“The debilitating impact of being in the sex trade is visible not only when they are in the sex trade, but also when they are trying to exit the trade. You find them getting addicted to drugs or alcohol in order to cope with the experience of sexual trauma, their health takes a major toll on them with multiple abuses, abortions, miscarriages, menstrual and gynecological problems. Most of the girls suffer from post-traumatic stress disorder (PTSD), complex PTSD, dissociation, depression, suicide attempts and severe anxiety. They experience difficulty having a normal relationship because of their traumatic sexual experience. When they are in a relationship with someone they love, it becomes difficult for them to get intimate due to the sexual trauma experienced while in the trade. They are often viewed as mere sexual objects by men, and none care to know who they really are within.”
While working for three years as a program manager in Goa, Wilson helped establish an automatic laundry to give the sex trade workers an alternative for making a living and a chance to be together for support. She and her coworkers saw many success stories, she says, but it’s the failed ones that often linger most in her mind.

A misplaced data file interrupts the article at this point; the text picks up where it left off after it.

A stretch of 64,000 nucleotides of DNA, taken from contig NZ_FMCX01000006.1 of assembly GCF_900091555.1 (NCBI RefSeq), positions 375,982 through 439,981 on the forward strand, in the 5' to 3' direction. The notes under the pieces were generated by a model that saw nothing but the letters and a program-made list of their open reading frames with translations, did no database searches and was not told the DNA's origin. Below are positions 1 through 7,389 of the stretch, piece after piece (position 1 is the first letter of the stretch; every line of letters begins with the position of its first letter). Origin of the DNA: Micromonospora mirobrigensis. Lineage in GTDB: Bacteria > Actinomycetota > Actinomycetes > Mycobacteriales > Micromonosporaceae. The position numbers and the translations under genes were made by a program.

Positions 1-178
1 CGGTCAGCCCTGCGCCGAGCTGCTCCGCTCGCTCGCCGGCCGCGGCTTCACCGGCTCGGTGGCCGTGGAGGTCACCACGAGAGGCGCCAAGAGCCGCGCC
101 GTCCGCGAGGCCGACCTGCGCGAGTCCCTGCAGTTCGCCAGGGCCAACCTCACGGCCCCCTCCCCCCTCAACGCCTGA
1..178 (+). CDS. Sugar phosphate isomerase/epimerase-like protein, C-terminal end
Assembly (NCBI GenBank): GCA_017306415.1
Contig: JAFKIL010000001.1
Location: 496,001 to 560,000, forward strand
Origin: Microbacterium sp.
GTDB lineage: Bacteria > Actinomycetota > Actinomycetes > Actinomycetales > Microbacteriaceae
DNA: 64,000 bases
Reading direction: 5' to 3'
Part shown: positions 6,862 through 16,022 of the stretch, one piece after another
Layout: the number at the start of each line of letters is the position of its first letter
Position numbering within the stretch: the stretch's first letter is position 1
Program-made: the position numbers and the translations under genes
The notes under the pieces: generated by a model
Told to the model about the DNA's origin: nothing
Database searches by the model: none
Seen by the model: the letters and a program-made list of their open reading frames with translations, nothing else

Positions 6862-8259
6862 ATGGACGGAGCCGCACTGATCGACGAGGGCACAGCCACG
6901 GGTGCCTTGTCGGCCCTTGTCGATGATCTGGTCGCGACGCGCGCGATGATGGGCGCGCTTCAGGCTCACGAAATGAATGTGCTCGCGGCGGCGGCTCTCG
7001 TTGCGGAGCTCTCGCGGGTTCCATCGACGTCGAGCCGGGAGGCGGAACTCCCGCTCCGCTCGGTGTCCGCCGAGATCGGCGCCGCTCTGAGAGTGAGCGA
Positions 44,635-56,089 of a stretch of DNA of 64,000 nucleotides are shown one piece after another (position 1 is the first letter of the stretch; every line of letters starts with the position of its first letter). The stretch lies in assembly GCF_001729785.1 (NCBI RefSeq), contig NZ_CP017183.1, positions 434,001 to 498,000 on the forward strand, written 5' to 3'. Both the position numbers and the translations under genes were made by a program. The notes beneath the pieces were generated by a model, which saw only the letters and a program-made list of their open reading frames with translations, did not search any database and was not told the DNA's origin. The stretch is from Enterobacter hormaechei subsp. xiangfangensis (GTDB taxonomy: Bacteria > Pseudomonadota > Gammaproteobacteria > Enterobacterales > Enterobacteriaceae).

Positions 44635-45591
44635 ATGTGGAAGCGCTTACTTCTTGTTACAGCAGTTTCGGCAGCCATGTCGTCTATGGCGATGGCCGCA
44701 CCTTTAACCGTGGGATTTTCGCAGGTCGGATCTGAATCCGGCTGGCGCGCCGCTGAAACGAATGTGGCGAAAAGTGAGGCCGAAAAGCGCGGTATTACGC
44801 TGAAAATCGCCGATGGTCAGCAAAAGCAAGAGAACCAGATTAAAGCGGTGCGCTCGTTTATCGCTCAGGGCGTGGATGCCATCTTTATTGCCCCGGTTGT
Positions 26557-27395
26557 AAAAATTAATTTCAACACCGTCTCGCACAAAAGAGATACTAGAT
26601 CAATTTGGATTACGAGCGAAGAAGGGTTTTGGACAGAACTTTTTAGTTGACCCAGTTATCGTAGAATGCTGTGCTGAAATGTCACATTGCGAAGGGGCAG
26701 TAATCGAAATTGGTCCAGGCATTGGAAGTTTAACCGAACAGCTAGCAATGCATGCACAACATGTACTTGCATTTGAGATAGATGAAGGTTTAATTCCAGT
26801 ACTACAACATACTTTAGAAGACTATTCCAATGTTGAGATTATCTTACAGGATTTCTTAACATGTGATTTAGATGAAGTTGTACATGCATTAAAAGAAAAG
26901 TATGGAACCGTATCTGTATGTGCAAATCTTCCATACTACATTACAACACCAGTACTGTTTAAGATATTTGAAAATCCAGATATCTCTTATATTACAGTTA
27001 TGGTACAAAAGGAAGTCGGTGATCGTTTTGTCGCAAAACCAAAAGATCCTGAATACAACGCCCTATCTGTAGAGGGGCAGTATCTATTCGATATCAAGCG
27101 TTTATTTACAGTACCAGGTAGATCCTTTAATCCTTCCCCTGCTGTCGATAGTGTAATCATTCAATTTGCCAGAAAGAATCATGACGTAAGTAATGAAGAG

Three years ago, when she was 24, Wilson was working to rehabilitate women working in the sex trafficking business in the infamous red light district of Goa, a traditional destination for Indians and international jetsetters. Thanks to their close ties to the community, Wilson’s colleagues heard about a young girl accompanied by a man who had recently come to town, and the community identified the man as the girl’s husband.
A staff member brought the couple into Wilson’s office, and the husband told workers how they came from a poor background and were in desperate need of money; that’s why the girl was working as a prostitute. Wilson’s colleagues offered the cooperative laundromat as an alternative, and at the same time contacted police to prosecute the husband for trafficking his wife.